Finding Time to Serve–Your Phone Can Help
My Grandma used to say, (and my mom repeated it often), “If you have something that needs doing, give it to a busy person.” While that might seem counter intuitive, it is true. When I need to get our cars registered, or help my elderly Mother clean out her gutters—these almost always fit into the flow of my day—even the busiest ones. But give me a day-off, with plans to catch up on some reading or put together a model-airplane with my son, and the simplest of errands can completely disrupt my day.
Often when I just hear the word “service opportunity” I feel disruption coming on. Because while there are things I can fit into my daily schedule, there is a type of serving that requires more time, more energy, more focus than I normally have to offer. It’s serving in a way that challenges my Grandmother’s adage of, “give it to a busy person.”
This is where my phone comes in. And not just my phone—everyone’s phone can help. In addition to shopping, surfing, scanning and socially connecting—service is another thing we can do every day right on this little device in our pockets. But it’s more than just the simple every day service we might be used to—making phone calls, sending texts, etc. We are talking about service that helps change the lives of people all around the world.
How is this possible? Let me introduce you to two ingenious apps that make doing service as easy as ordering from Dominos.
I downloaded this app, signed up, and now when I do my morning run, or my evening walk with my wife and kids, the app tracks the miles. And for ever mile we cover (my wife signed up too), our favorite charities receive money. The app has corporate sponsors who in turn become our sponsors—they pay the charities we pick when we do our daily work-outs. It’s so easy.
When I heard about this—I thought it too easy to be true. But it’s real. And it works. Every day we take a picture (let’s be honest—we take many, many pictures), that we decide we will “donate” through the app. We can post the picture to Facebook, Instagram, or Twitter or just share it to the app’s “donation” site. Either way, the Johnson & Johnson corporation donates $1.00 to our charity. For every picture. Every day. One picture a day.
Boom. World-wide service that fits hand-in-glove with how I’m already living my life. And not only are we helping—our lives are enhanced because we have added these apps to our daily activities.
Since adding “Charity Miles,” we never miss our evening walks. They’ve become too important. We loved doing it before because it gave us exercise, family time, some time outdoors, and it is a great way to get to know our neighbors. But now we know that with every step, every mile, we are helping send money to those in need. We walk a little further, and we smile a little more. We talk with our kids about how the money helps others—and they each want their own phone so they can sign up as well.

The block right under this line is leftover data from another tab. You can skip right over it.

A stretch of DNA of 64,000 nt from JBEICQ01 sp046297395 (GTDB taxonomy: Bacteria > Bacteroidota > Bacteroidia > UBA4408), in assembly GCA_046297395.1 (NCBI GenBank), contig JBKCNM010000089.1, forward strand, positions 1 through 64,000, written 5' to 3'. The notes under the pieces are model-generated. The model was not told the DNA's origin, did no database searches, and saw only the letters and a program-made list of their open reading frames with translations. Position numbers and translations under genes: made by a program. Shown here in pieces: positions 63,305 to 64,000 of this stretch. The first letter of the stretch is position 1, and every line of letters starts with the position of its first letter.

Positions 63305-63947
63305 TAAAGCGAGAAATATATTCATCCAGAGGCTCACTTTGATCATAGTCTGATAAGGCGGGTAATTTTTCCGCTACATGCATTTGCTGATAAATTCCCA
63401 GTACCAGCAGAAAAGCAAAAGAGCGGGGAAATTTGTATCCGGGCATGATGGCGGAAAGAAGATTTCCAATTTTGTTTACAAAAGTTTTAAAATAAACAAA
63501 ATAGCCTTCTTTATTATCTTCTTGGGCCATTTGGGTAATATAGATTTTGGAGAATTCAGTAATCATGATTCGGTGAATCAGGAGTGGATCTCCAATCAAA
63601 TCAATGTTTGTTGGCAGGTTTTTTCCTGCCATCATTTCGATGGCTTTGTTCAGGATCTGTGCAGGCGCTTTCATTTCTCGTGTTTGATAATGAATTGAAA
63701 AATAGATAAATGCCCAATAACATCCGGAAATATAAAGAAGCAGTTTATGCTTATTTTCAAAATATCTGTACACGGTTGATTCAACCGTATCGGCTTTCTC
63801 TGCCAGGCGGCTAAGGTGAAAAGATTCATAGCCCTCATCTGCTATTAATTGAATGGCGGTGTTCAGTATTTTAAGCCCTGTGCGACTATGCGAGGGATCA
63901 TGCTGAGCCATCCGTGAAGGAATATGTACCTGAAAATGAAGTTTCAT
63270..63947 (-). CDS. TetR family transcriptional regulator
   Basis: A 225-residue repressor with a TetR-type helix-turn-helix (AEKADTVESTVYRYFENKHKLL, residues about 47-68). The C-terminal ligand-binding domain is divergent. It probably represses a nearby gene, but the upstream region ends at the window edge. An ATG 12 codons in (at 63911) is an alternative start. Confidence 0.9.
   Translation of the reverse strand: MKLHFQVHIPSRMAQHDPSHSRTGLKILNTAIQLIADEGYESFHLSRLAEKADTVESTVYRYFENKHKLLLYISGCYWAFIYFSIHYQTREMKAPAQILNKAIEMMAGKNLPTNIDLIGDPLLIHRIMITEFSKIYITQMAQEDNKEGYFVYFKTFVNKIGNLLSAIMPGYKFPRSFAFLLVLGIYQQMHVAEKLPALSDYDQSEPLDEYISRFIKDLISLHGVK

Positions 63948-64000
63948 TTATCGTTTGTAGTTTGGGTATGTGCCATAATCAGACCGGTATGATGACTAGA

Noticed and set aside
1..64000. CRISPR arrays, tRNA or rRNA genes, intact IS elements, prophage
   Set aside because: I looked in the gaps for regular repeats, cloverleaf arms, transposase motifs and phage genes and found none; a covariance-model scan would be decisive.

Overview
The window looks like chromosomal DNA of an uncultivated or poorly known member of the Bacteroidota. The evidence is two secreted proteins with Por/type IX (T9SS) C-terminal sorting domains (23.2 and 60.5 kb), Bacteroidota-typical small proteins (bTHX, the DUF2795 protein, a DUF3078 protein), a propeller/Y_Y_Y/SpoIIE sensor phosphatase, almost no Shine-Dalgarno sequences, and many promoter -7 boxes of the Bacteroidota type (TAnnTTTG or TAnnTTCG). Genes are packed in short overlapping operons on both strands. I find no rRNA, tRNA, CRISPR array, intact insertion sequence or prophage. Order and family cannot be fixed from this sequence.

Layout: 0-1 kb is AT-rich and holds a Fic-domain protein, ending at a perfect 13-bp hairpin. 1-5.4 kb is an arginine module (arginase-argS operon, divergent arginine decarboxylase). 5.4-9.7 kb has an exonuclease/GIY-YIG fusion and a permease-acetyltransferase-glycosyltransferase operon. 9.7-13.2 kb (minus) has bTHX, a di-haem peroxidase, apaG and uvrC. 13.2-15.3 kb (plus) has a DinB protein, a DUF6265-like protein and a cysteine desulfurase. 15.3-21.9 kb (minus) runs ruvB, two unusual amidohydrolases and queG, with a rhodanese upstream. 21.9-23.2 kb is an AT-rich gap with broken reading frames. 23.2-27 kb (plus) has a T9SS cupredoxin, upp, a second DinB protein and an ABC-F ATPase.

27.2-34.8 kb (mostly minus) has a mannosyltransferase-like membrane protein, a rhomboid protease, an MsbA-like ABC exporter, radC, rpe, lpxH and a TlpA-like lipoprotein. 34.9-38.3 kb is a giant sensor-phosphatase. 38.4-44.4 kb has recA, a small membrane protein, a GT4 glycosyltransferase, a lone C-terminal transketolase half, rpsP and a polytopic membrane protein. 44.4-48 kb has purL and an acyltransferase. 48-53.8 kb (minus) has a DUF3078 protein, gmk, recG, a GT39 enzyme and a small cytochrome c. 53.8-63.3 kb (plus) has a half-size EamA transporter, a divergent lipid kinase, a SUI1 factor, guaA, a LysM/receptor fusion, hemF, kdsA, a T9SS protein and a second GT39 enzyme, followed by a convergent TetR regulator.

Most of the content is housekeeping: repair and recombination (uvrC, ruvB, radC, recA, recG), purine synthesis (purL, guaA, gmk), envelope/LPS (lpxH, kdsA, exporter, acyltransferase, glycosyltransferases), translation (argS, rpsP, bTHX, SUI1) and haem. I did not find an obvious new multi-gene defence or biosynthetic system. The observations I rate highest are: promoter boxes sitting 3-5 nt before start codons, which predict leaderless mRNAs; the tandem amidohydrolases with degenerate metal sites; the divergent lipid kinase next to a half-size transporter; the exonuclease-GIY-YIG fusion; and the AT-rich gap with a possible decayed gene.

And we double-dip on our walks as we also take the photos we are going to donate to “Donate A Photo.” And we take lots of photos—the mountains, the sunset, each other—as we laugh and sweat together. The app doesn’t care what type of picture we donate, but we do. We want to donate something that represents this time when we are thinking about others, and doing our best to serve them.
The best part truly is the conversations we have with our kids about service. They ask about charities and how they work. They wonder why we have so much and others don’t have anything. We help them see that service isn’t always about money—though these apps are focused there. Together we found other apps that help us serve in an honest, down-to-earth, giving of ourselves.
The Waze app is a shared-driving-experience app that lets us share what we know and see about the roads and traffic around us with other people who live nearby. Or even those that simply share our roads. We’ve lived in our home for a few years, and we know all the short-cuts. My wife is also a genius at finding the cheapest gas prices—for every fill-up. This app lets us share this information with everyone else on the app. The app advertises itself as, “A personal heads-up from a few-million of your friends on the road.”
And we found many, many more. With these apps, you can donate more than photos and miles. You can donate meals (The Lunchbox), your blood (Red Cross), and even your eyes (Be My Eyes). There are apps for every area of service—from a game that helps your children find empathy for refugees (My Life as a Refugee), to actually helping you find local places to give of your time (Volunteer Match).
As wonderful as all these apps are—what makes them truly unique and valuable is that they allow us to serve meaningfully without disrupting the flow of our daily live. They allow all of us to join in—to help and lift others in ways we couldn’t have done before. And these apps we’ve listed are just the tip of the iceberg.
My kids keep asking, “What else can we do?” From my awakened sense of service, they’ve caught the spirit of helping too, and it is changing us in all the most important ways—we talk more, we spend more time together, and we are closer than we were before. And every week when we sit down together, we find time to discuss new apps, and new ways we can serve together.
We’ve never been busier—but that just means we are the very people my Grandma would say should be given the most important tasks. And thanks to my phone, and the service apps available—opportunities to do service have never fit more easily into the ever-increasing flow of my life.